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Spamfilters Blacklist Mailservers

Over the past couple of weeks, we've seen an increase in spam and virus traffic on the Internet. As a result several major ISPs have had their mail server listed on what are called the Real Time Blacklists. This has affected customers and their ability to get mail from these major providers so we will take a minute to explain how the system works, how it is affecting mail and what you can do to help fix it.

In an effort to control the amount of spam circulating on the Internet, several organizations came up with the goal of identifying where the spam is coming from and advertising those locations in a list, so that others may block mail coming from known spammers. The lists have a process for delisting so that if a certain mail server is added to the list, the administrators of that list can fix the problem and then request delisting, which generally can be done in under an hour. While not perfect, the system works quite well at both identifying the sources of spam and giving ISPs a way to block spam from those sources.

In the recent increase in spam and virus activity, several major ISP mail servers have found themselves on the blacklists and as a result are having their mail blocked by other ISPs. Our mailservers at have not been listed and our customers can send mail just fine, but customers of other ISPs who have blacklisted servers have not been able to send mail to our customers. Some have suggested that we turn the filters we employ off for these servers, but if we did that we would open our network to the very spam that got that particular ISP listed in the first place. The goal here is to keep the amount of spam and viruses on our system and in customers email boxes to a minimum and to that end we would encourage all ISPs to respect the role of the Realtime Blacklists and keep a handle on the mail that goes out of their system so they don't get listed. If you hear from someone who gets a mail delivery notice for "blocked due to reputation," you can ask them to contact their service provider and request they pursue the delisting process.

For more information on Blackists Google "wiki rbl blacklist"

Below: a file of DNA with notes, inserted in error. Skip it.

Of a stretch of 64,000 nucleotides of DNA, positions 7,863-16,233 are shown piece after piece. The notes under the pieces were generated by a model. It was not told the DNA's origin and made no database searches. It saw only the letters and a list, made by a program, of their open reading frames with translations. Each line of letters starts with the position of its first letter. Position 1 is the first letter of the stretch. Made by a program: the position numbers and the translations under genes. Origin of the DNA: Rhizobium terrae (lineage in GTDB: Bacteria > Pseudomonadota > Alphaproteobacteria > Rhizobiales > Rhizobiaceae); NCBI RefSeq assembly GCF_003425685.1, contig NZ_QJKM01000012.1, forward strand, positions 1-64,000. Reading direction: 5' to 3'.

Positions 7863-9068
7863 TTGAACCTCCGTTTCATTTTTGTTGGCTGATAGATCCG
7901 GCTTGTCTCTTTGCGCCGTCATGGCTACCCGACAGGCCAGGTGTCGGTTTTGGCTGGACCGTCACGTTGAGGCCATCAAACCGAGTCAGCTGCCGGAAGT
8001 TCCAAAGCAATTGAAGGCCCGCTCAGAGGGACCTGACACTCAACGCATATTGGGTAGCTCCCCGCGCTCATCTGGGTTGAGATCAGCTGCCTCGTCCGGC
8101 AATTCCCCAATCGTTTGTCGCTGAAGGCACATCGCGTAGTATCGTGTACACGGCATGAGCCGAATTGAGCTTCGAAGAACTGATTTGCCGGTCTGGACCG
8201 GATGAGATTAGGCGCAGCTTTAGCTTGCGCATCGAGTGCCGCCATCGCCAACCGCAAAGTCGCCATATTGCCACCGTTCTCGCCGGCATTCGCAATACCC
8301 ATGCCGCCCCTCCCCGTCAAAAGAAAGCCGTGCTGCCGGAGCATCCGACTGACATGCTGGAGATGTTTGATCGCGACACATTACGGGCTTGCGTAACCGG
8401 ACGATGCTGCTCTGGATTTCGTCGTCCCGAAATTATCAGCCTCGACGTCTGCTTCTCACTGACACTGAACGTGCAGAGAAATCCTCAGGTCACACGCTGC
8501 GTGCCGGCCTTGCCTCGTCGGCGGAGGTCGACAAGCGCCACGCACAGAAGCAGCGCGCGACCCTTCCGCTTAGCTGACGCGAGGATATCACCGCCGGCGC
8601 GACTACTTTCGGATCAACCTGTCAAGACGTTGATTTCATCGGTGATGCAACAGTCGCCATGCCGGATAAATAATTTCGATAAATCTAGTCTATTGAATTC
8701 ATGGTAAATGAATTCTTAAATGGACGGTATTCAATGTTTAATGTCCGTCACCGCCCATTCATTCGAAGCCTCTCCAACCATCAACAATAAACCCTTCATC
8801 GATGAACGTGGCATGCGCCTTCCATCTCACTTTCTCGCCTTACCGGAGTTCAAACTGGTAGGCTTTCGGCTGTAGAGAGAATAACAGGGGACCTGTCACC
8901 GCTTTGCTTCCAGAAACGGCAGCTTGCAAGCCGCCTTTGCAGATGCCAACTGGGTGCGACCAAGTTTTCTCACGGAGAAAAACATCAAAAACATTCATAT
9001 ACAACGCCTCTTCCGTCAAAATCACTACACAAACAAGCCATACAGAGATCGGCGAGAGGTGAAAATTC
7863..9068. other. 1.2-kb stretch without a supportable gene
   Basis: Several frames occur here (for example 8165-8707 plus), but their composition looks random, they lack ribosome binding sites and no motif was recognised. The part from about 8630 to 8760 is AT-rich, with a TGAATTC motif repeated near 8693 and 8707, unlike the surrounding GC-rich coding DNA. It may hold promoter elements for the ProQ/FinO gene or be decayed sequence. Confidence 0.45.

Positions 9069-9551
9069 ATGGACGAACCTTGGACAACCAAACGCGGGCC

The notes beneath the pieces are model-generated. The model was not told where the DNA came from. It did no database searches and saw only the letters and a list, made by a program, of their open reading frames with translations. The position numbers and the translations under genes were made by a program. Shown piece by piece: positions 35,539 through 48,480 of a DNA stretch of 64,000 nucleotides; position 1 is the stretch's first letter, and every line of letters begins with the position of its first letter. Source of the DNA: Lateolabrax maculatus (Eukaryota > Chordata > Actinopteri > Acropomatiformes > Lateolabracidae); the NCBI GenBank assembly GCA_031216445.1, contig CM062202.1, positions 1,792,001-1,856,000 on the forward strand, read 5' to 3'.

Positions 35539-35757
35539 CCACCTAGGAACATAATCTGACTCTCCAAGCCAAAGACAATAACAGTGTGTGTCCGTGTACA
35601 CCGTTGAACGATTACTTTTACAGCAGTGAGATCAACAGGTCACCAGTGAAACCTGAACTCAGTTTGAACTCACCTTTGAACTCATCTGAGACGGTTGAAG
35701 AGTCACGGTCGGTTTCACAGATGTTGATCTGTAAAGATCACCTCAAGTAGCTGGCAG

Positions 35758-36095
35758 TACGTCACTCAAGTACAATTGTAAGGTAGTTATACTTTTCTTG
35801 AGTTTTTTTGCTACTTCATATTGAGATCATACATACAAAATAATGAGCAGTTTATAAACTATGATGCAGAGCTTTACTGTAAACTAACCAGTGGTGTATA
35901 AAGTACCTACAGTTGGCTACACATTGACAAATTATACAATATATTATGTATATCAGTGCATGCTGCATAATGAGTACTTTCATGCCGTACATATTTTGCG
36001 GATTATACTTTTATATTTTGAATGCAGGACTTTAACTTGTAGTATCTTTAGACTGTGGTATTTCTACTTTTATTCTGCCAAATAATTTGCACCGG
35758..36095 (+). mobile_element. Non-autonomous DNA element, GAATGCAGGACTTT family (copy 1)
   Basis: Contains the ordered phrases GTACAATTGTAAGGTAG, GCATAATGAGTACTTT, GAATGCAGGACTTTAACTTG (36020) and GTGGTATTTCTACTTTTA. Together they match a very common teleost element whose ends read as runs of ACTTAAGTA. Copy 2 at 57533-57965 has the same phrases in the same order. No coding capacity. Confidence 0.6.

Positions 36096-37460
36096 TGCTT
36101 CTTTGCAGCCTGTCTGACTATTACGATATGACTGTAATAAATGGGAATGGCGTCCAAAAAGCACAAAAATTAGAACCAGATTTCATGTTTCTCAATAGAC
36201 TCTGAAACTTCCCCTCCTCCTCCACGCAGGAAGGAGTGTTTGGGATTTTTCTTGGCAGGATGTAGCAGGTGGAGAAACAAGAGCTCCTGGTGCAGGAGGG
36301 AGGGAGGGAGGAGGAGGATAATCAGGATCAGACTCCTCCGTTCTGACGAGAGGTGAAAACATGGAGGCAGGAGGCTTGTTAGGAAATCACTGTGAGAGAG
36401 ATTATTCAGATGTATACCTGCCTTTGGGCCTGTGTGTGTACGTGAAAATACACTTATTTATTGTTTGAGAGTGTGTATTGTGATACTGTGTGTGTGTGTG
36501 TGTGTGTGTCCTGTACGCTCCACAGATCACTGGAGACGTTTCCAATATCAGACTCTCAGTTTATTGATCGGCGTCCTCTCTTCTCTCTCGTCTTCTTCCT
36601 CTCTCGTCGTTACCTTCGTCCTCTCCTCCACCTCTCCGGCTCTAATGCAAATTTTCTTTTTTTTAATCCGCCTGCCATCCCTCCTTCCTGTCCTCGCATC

To check to see if your server's IP number is listed try MXToolbox at:

Some information from Tech Industry websites:

There has been a recent increase in the amount of malicious email traffic detected by MessageLabs Intelligence despite a continuous decrease in the actual number of spam mail distributed.

The decrease in spam is due in large part to the takedown of Rustock, the largest spamming botnet, in March. So what accounts for this increase in malware traffic?

MessageLabs Intelligence Senior Analyst,
Symantec Hosted Services
Paul Wood

An investigation by MessageLabs Intelligence revealed that this increase is at least due in part to the Cutwail botnet.

Cutwail, which has been active for some time, recently increased its activity and is now sending more spam with large attachments.

This is no surprise as email attachments are one of the easiest and most powerful tools cyber criminals use to attack PCs and this month MessageLabs Intelligence saw an increase in this type of spam technique using zip file and portable document formats (PDF).

Why the recent surge?

Experts claim that although the recent spike appears to be a large increase in spam, levels of email spam are still at historic lows.

Instead of this being a cause for concern, most are saying that these efforts are merely a desperate attempt to rebuild an industry that is struggling as attachment spam is one of the easiest methods of spam for the filters to spot, and because so many messages never make it to their destination, it is often considered a last resort.

Botnets like Cutwail, Festi and Asprox are being used to send large numbers of messages to compensate for so many messages being stopped by spam filters. Hoping to find poorly protected organizations and outdated operating systems, spammers believe that they can use their limited successes to help build their networks for future, more lucrative, attacks.

p.s. from
The attachments discussed above have been mainly with email explaining that the recipient is getting a delivery from UPS, DHL, or FedEx and they need to open the attachment to confirm the delivery information. The attachment contains a virus which is installed when opened. Be wary of any such attachment.

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